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Key points

  • How do other European countries raise revenue for publicly funded health care services? This report compares the social health insurance (SHI) systems of France, Germany and the Netherlands with the tax-based systems of Italy, Spain, Sweden and the UK.
  • Different funding models each have their merits, but ultimately there is no perfect system, and no strong evidence that any country’s funding system is superior to others.
  • Overall levels of health care funding are the product of political choices, with no simple relationship between the model used and the overall amounts raised.
  • All seven countries covered in this report will have to grapple with the common challenge of ageing populations, needing more health care as they grow older.
  • UK policymakers should recognise the strengths of our current model, and focus on improving the current funding system for the NHS, rather than embarking on a wholesale switch to another funding model.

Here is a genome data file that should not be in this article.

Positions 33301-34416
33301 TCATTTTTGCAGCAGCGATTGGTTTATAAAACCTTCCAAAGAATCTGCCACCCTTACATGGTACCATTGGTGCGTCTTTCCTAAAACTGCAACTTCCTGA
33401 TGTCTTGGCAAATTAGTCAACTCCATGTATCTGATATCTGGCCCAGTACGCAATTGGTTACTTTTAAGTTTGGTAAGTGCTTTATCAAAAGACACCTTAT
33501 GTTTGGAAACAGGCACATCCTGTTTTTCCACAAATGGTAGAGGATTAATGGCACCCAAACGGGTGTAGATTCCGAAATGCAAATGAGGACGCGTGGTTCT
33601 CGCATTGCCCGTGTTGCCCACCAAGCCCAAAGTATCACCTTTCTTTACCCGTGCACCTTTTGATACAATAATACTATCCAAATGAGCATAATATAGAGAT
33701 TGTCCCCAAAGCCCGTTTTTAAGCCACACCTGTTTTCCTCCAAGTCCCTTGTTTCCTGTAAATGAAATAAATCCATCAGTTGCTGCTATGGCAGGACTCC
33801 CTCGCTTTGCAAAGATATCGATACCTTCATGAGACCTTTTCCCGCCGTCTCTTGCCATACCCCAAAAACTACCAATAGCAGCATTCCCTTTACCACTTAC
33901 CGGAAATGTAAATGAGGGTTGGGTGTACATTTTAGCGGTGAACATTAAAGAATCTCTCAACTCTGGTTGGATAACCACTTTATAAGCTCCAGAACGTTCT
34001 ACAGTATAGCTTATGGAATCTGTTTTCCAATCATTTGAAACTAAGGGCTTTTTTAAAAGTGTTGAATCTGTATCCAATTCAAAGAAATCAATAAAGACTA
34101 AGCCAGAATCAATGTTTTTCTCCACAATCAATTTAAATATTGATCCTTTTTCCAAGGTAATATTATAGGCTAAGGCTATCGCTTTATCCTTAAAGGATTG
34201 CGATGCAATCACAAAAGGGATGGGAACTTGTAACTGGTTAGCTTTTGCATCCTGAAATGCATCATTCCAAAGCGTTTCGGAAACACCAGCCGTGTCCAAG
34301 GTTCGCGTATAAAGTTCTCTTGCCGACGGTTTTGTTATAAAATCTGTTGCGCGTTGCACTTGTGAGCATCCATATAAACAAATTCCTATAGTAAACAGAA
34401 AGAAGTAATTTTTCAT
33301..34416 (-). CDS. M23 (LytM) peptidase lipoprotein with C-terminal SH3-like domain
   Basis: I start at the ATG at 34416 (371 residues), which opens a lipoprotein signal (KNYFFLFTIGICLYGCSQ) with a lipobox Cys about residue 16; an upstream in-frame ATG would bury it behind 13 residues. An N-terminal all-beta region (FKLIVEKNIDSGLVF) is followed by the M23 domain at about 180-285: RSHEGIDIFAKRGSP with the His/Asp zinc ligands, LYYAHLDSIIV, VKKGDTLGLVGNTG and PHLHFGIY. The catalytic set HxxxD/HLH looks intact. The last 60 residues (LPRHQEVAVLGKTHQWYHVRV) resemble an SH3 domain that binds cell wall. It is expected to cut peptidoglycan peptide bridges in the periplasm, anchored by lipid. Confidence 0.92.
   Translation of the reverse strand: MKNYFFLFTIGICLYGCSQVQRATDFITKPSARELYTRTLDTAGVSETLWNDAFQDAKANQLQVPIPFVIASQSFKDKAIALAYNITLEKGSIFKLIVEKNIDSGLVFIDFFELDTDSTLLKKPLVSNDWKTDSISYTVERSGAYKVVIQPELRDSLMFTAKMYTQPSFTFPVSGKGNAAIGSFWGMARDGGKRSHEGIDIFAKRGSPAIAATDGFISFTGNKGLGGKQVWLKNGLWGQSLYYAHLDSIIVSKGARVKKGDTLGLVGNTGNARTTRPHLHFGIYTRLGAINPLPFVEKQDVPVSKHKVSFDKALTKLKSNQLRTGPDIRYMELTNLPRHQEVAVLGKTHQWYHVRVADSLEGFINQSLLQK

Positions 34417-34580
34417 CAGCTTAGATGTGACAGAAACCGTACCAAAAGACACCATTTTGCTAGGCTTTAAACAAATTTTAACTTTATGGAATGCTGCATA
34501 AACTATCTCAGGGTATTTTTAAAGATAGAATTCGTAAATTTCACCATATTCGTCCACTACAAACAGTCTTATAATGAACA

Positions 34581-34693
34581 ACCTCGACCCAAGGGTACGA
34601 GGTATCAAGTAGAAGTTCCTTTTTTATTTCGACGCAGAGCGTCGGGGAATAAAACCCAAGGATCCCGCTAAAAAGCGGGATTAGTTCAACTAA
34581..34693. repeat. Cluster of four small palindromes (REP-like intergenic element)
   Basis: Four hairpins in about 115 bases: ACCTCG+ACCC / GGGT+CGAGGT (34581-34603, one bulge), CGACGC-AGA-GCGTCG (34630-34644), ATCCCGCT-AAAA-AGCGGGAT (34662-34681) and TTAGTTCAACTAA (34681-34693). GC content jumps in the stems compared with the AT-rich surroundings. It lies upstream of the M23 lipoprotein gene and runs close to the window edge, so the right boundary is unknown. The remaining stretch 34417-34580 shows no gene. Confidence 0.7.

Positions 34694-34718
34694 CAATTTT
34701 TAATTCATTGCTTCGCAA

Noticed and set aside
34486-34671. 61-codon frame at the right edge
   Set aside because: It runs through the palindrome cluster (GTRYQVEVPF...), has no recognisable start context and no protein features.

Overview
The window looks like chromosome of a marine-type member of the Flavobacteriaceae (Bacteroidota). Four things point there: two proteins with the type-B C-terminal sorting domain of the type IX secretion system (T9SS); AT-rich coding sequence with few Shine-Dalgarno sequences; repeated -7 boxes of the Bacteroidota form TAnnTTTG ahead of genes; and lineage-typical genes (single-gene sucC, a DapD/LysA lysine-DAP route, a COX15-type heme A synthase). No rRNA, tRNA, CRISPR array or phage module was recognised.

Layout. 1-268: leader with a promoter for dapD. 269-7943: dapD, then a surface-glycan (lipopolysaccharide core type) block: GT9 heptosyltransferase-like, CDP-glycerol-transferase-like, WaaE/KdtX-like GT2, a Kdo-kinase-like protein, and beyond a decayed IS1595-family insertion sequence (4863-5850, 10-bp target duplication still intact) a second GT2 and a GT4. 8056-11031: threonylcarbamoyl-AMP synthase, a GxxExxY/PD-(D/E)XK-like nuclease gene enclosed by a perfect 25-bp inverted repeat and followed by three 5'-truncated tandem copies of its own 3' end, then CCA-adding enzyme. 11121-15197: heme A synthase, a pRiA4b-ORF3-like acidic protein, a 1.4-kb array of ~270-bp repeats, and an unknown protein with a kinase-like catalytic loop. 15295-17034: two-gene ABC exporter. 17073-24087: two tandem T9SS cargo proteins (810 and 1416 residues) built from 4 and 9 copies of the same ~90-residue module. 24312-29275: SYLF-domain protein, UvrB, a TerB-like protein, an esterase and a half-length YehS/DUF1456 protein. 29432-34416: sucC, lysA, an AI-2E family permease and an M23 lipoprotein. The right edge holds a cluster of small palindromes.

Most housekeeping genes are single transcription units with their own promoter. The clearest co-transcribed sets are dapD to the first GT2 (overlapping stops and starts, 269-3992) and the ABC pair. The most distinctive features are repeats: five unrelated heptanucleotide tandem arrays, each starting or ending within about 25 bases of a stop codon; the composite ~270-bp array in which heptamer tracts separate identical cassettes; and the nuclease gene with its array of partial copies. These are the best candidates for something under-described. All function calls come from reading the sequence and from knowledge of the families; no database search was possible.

How we pay for health care is a highly topical and emotive issue. The NHS is founded on the principles of being universal, equitable, free at the point of delivery and tax funded. But taxation is not the only way to generate revenue for universal health care services. 

This report describes how revenue is raised for publicly funded health care services in seven European countries (France, Germany, the Netherlands, Italy, Spain, Sweden and the UK). It sets out the main features of social health insurance (SHI) systems and tax-funded health systems (like the NHS).

The grass may appear greener on the other side. Some suggest the UK should switch to a SHI model, to increase overall funding, give citizens more choice and reduce central government’s role in local health funding decisions.

The report concludes that switching to an SHI system would be costly and disruptive, with no evidence it would deliver benefits. Instead, UK policymakers should recognise the strengths of the UK’s existing model – low administrative costs and low financial barriers to care compared with other countries – and focus on how to secure long-term sustainable funding in the face of growing demand.

Cite this publication

Thorlby T, Buzelli L. Is the grass really greener? The Health Foundation; 2024 (https://doi.org/10.37829/HF-2024-P03).

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